Training Student Content Creators at Glendon College

The following guest post was written by Courtney Mallam, content specialist at Glendon College, York University in Toronto, Canada.

Train All the Things meme

Image was created by Glendon College eAmbassador Sarah Yu as a campus mascot meme for new team members.

Producing great web content isn’t easy — particularly when operating as the only designated content creator in your division. Some days, finding opportunities to thoughtfully plan and create content can feel like a small miracle.

At Glendon College, we needed someone (or a whole team of someones!) to help tell our story, and to tell it well. We needed to face the challenges of limited human resources, a shoestring budget and a growing need for content that attracted and sustained readers by showcasing our community and support services in a compelling way.

Cue our student eAmbassador team. Not unlike Rob Engelsman’s student army at Ithaca College, our eAmbassadors show off our campus personality in a genuine and accessible way, primarily through their own blogs and tweets. In order to do that effectively, it was important to trust our students to publish posts about their program, campus life, support services, life experiences, food options and residences on their blogs without obtaining prior administrative approval.

When we were launching the program in fall 2011, I maintained that letting students tell our story was a sticking point for our success; for administrators, on the other hand, it was an area for concern.

What if the student makes a misstep? What if they don’t do a good job? What if they say something that we don’t like? We had to ease worries about students’ relative inexperience with content creation while simultaneously finding ways to help the team succeed. For us, the key approach to both is comprehensive training, based on a few essential principles.

Approve the Student, Not the Post

True, we place a lot of trust with students when taking such an unfiltered approach. For many, this was an uncomfortably huge leap of faith. However, timeliness is crucial with social media, and content goes stale quick if it’s stuck in a bottleneck for approval.

The only solution we could foresee was to:

  • hire the right students,
  • build an intensive training experience that builds relationship and trust and
  • maintain a strong team to facilitate coaching and feedback over the course of the year.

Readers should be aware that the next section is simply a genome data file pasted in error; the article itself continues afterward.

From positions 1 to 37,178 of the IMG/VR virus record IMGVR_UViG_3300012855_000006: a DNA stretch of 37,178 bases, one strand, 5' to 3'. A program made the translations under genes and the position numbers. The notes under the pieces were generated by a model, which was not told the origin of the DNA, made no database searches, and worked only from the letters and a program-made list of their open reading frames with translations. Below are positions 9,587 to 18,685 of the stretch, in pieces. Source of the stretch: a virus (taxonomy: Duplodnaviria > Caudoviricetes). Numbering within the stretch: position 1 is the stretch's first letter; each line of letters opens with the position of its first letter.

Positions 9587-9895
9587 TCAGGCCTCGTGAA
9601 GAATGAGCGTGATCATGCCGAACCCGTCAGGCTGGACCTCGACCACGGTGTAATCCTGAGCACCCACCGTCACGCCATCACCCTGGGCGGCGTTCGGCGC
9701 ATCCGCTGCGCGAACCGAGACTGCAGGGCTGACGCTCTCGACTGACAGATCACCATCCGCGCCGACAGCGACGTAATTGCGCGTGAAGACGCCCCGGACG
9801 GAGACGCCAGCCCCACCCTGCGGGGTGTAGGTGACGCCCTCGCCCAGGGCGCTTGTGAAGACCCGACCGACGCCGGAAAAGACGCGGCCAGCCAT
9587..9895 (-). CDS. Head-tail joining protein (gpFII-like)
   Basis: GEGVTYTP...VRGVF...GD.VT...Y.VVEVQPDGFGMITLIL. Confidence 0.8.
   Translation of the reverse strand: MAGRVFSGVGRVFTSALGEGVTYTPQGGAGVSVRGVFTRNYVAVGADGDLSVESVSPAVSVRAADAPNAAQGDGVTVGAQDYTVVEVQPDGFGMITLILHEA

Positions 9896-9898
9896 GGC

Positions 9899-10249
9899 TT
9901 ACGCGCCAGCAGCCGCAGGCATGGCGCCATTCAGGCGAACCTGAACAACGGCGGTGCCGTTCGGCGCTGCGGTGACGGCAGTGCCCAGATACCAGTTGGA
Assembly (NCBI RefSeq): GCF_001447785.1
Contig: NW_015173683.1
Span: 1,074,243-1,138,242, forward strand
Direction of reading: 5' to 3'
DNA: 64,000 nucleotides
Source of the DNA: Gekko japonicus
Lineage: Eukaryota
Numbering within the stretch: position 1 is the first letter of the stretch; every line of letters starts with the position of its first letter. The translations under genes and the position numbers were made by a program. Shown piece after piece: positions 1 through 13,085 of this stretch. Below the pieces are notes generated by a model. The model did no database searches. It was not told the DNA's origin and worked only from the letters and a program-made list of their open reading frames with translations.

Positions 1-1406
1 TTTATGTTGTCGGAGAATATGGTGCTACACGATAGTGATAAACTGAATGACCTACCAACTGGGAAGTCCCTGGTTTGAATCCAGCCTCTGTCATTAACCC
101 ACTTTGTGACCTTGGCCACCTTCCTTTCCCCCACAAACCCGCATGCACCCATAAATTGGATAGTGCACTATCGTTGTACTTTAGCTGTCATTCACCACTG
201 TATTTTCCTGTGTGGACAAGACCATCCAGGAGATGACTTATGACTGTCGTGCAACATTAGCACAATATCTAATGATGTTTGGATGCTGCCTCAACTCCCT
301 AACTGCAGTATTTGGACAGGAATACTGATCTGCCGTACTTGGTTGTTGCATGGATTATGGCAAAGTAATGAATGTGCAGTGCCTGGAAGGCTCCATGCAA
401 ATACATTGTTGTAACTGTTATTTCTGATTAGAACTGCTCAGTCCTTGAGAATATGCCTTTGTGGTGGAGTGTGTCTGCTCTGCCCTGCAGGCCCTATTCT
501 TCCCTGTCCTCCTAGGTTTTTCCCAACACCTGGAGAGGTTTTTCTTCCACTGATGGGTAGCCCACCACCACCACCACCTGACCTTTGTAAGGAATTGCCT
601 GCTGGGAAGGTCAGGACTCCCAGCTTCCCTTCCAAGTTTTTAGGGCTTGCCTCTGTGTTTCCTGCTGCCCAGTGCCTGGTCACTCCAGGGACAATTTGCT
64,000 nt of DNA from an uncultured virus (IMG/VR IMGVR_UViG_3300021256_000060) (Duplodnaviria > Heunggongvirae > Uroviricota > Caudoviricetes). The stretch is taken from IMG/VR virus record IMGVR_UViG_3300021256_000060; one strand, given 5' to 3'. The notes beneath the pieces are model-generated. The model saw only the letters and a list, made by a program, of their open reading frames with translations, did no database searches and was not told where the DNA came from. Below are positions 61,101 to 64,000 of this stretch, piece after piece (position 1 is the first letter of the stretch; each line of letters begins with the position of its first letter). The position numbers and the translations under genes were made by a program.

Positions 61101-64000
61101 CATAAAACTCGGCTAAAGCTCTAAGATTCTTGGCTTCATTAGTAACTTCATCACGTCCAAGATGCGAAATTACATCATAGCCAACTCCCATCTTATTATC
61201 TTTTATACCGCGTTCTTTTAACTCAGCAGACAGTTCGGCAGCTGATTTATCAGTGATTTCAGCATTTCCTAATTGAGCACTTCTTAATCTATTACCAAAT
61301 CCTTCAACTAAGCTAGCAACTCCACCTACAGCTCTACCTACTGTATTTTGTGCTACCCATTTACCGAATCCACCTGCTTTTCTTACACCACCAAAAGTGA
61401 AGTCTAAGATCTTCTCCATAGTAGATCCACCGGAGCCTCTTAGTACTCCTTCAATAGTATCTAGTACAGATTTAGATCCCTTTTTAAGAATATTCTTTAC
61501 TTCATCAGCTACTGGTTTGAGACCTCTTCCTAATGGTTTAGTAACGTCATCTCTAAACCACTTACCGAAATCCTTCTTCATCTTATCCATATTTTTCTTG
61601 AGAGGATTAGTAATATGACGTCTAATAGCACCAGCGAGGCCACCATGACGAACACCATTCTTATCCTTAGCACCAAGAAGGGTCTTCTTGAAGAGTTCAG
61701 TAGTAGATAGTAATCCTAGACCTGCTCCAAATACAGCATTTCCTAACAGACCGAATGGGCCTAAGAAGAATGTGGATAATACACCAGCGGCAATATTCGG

Find the Right People

My approach to finding the right students was to look for applicants who were actively involved in campus activities as well as the social web, and then fine-tune and guide their abilities without changing their voice.

Since the program’s success hinged not only on the quality of the content created but on the reliability of the posts, we knew that our ideal eAmbassador would need to be equal parts engaged student leader and self-starting web writer. This particular combination was crucial since students who are actually living an active life — not just sporadically blogging robotic how-tos for getting involved — tend to write the best posts.

During our first eAmbassador recruitment campaign in the fall of 2011, many of our existing student leaders found us before we found them. A lot of them were already creating web content on Tumblr, WordPress, or YouTube for their own personal use — some were even doing so with a little bit of strategy. A limited few used only Facebook on a personal basis, but they more than made up for their lack of experience with enthusiasm for the opportunity (and very promising writing skills).

Once selected, we gave students a heads-up on mandatory training dates. The approach to training student content creators varies considerably from institution to institution. While some teams take an experiential on-the-job approach to their training, and others provide basic guidelines before sending teams on their way, we differentiate ourselves by offering ongoing training.

The reason for this? Our team consists of 60 percent volunteers, so I wanted to build some extra face-time into the program to provide additional coaching and support in lieu of the incentive of a paycheck.

Form Connections

It’s difficult to turn a group into a team when they’re rarely in the same room together. However, there’s very little attrition in the program. I credit this to a strong sense of connection between the individual eAmbassador and their love of campus, but also with the team as a whole.